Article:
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The Tomb of Anne of Burgundy, Duchess of Bedford, in the Musée du Louvre
Jeffrey Chipps Smith
Vol. 23, No. 1 (1984), pp. 39-50
Stable URL: http://www.jstor.org/stable/766962
Page Count: 12
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In 1435 or 1436 Philip the Good, Duke of Burgundy, commissioned Parisian sculptor Guillaume Vluten to carve an elaborate wall tomb for his sister Anne, Duchess of Bedford, in the Celestine Church in Paris. The effigy, now in the Musée du Louvre, is of superb quality and one of the few funerary statues to survive from this period. By examining the tomb, later representations of the tomb, related art works, and Burgundian court documents, it is possible to redate the tomb, identify its artistic sources, and reconstruct its original appearance. The tomb is an important interim step in the evolution of Burgundian court funerary monuments. The design and the timing of the tomb link it with current political events.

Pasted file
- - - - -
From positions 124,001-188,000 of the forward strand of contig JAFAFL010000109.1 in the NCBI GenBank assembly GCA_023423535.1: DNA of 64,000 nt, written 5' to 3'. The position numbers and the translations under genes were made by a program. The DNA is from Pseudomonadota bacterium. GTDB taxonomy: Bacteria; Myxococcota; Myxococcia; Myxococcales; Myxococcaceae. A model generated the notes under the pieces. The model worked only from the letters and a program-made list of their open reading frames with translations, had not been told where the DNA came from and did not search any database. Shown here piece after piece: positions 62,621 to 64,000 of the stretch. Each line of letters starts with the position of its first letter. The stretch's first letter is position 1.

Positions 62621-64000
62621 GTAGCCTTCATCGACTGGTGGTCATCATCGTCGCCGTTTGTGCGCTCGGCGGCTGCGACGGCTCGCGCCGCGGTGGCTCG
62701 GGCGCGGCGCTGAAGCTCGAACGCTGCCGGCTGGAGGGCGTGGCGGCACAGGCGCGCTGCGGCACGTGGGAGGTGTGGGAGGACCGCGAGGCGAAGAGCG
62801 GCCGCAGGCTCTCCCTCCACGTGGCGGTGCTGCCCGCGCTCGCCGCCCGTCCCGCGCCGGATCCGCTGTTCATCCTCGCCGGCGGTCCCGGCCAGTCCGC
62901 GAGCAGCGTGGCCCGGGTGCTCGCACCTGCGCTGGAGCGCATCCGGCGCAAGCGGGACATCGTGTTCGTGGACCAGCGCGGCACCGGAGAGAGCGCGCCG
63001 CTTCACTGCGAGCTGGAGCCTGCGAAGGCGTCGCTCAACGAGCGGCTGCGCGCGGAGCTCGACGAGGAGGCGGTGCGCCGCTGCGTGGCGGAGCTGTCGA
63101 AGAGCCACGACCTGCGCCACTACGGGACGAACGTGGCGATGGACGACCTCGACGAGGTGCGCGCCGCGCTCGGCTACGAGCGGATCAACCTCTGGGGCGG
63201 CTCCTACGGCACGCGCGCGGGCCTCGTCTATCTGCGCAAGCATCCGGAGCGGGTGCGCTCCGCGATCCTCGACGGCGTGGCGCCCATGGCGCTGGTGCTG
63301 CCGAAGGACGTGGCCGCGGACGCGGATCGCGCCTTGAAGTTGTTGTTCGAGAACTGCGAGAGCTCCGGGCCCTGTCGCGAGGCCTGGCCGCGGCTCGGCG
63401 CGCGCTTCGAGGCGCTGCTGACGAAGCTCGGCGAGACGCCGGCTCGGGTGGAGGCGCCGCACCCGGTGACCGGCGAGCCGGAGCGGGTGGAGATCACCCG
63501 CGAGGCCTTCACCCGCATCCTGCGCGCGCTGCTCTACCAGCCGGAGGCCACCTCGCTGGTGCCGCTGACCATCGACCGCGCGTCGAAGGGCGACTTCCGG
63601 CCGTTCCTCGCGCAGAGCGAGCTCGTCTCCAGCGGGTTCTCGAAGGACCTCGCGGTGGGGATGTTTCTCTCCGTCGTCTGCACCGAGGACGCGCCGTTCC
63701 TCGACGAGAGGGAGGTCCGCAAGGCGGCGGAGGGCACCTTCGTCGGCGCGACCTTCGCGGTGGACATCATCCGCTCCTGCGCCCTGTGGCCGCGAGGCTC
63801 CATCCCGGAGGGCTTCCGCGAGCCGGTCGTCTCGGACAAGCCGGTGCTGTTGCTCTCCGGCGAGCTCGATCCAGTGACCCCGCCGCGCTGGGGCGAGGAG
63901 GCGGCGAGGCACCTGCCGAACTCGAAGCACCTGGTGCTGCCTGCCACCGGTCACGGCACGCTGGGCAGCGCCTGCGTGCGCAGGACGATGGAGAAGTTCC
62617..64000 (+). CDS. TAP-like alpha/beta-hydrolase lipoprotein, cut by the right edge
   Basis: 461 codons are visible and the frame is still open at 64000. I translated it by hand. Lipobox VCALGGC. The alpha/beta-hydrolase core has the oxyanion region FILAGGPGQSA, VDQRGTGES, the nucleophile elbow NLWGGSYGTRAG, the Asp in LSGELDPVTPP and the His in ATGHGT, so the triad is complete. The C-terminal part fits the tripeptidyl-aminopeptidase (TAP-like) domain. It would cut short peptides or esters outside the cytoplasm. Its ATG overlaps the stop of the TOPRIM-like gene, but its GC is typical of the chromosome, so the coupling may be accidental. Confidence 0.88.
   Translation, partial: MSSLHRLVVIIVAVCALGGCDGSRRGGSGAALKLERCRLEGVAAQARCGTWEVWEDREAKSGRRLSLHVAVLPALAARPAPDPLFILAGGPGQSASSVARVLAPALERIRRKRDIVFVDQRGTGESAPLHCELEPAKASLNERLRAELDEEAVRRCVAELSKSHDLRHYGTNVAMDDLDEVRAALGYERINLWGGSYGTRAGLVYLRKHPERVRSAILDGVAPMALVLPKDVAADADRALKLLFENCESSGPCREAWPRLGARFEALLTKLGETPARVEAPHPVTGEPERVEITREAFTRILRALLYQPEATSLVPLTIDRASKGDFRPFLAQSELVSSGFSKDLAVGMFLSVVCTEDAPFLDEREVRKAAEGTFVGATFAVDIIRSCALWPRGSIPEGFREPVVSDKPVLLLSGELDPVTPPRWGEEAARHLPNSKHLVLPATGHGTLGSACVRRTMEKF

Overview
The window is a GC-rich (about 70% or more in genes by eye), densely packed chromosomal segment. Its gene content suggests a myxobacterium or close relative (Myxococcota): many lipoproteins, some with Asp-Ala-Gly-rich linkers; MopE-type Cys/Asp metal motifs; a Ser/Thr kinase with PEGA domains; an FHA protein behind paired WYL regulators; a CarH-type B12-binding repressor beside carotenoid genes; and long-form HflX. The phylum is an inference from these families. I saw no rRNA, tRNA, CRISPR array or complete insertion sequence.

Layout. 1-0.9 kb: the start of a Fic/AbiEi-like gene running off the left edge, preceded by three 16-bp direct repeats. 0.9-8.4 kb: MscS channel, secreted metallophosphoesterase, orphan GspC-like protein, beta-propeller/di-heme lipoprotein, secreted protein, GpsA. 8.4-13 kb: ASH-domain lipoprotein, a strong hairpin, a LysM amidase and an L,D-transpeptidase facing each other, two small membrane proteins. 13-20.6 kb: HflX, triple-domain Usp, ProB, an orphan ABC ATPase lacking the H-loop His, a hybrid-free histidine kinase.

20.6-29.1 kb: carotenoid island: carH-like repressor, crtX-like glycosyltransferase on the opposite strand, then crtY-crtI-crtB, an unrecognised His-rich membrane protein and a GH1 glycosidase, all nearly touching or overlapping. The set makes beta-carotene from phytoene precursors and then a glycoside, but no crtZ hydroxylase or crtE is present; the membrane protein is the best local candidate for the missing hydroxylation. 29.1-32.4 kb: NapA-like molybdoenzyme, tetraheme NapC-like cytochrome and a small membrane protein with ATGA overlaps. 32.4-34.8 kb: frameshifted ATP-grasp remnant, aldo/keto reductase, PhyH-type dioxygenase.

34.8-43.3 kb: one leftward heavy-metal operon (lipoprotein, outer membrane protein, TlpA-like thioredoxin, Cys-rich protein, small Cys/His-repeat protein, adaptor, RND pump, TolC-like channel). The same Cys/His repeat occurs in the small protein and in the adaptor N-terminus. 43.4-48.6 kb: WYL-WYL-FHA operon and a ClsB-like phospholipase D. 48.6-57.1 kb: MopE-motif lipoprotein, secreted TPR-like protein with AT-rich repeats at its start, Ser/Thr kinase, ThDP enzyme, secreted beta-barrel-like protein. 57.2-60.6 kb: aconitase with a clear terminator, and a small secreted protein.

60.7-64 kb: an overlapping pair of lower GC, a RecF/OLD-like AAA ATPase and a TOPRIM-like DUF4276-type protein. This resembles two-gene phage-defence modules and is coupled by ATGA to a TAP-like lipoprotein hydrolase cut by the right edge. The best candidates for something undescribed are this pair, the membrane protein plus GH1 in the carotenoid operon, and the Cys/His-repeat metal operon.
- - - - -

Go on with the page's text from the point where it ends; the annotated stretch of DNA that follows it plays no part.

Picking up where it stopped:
Gesta © 1984 The University of Chicago Press